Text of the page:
They’re Older Than Dinosaurs, and Other Interesting Facts About Sharks

When you think of a shark, the big ones may come to mind: your great whites, your tiger sharks, your bull sharks. However, there are more than 500 species, from the 40-foot-long whale shark to the dwarf lantern shark, whose length is measured in inches. Sharks can also be found from tropical waters all the way up to the Arctic. Unfortunately, one thing many of them have in common is an uncertain future. About a third of shark species are listed by IUCN, labeled as vulnerable to critically endangered. Learn more about these majestic animals and why their survival is important for the oceans… and us.

They’re Older Than Dinosaurs

Sharks have been around for some time, but just how long is staggering. Thanks to fossils, we know the first sharks appeared on the scene more than 400 million years ago. Fossilized teeth weren’t found quite so far back in the fossil record, but the oldest fossil of a shark scale dates back to the Late Ordovician Period, around 450 million years ago. Meanwhile, the earliest known dinosaurs didn’t appear until the Triassic Period, between 200 and 250 million years ago.

They Have More Than Five Senses

Shark swims through dark water

During all those years, sharks have had plenty of time to fine tune their senses, of which they have more than five. In addition to strong senses of smell and hearing, they also have electroreception, which allows them to detect an electrical field. This ability comes from cells around their snouts called the Ampullae of Lorenzini. Sharks can use this to sense magnetic fields, as well, which allows them to navigate using the earth’s magnetic pull.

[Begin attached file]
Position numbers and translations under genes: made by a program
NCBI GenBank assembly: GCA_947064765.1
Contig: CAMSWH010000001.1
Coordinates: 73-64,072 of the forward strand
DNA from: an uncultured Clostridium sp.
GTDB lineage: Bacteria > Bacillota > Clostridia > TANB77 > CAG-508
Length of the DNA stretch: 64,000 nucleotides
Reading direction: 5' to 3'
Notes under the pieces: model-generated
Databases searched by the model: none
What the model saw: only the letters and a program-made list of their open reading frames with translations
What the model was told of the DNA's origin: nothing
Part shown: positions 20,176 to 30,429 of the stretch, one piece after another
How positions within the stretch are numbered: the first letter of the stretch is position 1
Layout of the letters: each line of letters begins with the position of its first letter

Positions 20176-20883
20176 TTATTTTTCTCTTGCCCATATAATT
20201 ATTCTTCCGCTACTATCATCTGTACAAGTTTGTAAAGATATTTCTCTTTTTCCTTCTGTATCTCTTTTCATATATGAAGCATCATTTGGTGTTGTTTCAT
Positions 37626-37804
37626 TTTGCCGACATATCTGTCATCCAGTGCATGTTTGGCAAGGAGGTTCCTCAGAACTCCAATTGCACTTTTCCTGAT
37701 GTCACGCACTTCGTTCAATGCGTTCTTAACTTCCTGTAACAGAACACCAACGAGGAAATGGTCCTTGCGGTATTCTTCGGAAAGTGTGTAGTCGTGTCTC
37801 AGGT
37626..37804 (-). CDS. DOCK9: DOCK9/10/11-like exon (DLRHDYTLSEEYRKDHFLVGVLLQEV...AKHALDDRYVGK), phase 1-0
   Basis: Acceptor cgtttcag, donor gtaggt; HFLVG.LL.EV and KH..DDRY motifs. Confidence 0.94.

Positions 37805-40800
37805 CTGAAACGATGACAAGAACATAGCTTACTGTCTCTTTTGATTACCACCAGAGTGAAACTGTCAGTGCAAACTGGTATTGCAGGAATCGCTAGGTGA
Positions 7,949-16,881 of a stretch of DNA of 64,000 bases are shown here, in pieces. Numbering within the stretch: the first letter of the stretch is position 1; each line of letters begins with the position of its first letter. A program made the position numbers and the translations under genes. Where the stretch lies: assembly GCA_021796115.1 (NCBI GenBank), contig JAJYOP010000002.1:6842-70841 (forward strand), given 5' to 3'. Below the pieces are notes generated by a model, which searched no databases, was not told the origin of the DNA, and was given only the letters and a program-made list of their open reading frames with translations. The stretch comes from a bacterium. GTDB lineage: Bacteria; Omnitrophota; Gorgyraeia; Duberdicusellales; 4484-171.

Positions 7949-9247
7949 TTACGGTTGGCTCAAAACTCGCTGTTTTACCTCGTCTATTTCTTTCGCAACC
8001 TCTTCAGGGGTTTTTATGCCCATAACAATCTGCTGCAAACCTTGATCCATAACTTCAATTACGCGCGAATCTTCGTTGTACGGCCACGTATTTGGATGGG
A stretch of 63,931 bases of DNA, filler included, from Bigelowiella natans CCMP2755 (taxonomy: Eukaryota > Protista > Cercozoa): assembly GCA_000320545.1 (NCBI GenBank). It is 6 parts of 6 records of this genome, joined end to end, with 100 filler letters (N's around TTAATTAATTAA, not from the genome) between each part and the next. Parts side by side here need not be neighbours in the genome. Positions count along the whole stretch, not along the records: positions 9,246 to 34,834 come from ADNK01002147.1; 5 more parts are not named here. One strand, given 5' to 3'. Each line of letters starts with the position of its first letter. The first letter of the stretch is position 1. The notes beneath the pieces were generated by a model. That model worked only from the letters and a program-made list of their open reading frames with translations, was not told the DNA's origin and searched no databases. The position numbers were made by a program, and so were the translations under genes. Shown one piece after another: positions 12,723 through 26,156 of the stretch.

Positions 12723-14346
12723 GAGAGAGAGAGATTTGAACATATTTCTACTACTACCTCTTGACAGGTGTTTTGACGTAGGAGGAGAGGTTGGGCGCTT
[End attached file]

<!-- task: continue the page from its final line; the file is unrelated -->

The National Oceanic and Atmospheric Administration (NOAA) says sharks also have a distant touch sense linked with vibration. This comes from pores in their lateral line, which runs from their snouts to their tails, and which give them the ability to feel pressure changes and vibrations in the water, alerting them to prey and other predators.

Some Give Birth… And the Pups Don’t Always Have the Same Dad

Fish usually lay eggs to reproduce, but not all sharks do this. Some shark species do lay eggs, which are held within a pouch that is abandoned, but others actually develop embryos in their wombs. For these species, eggs develop and hatch in the womb, and the young are either sustained through the placenta or by living on a yolk sac. Interestingly, or horrifyingly, one pup will often eat its siblings and their yolk sacs in the womb.

These in utero siblings may also not have the same dad, as the NOAA says females will often use the sperm of more than one male.

They Have Personalities

Shark hides under rock

When you think of animals with personality, fish may not be the first thing that comes to mind, but maybe they should be. Research has shown that sharks can be quite the individuals. A study conducted by scientists at Macquarie University in Australia showed that sharks have differing levels of boldness and different ways of handling stress.

Meanwhile, researchers at the University of Exeter and the Marine Biological Association of the UK also found that small spotted catsharks may be outgoing or more reclusive, regardless of how many other individuals are present or if there are changes in their environment.

Dr. David Jacoby, behavioral ecologist and study co-author, said, “These results were driven by different social preferences (i.e social/antisocial individuals) that appeared to reflect different strategies for staying safe. Well-connected individuals formed conspicuous groups, while less social individuals tended to camouflage alone, matching their skin color with the color of the gravel substrate in the bottom of the tank.”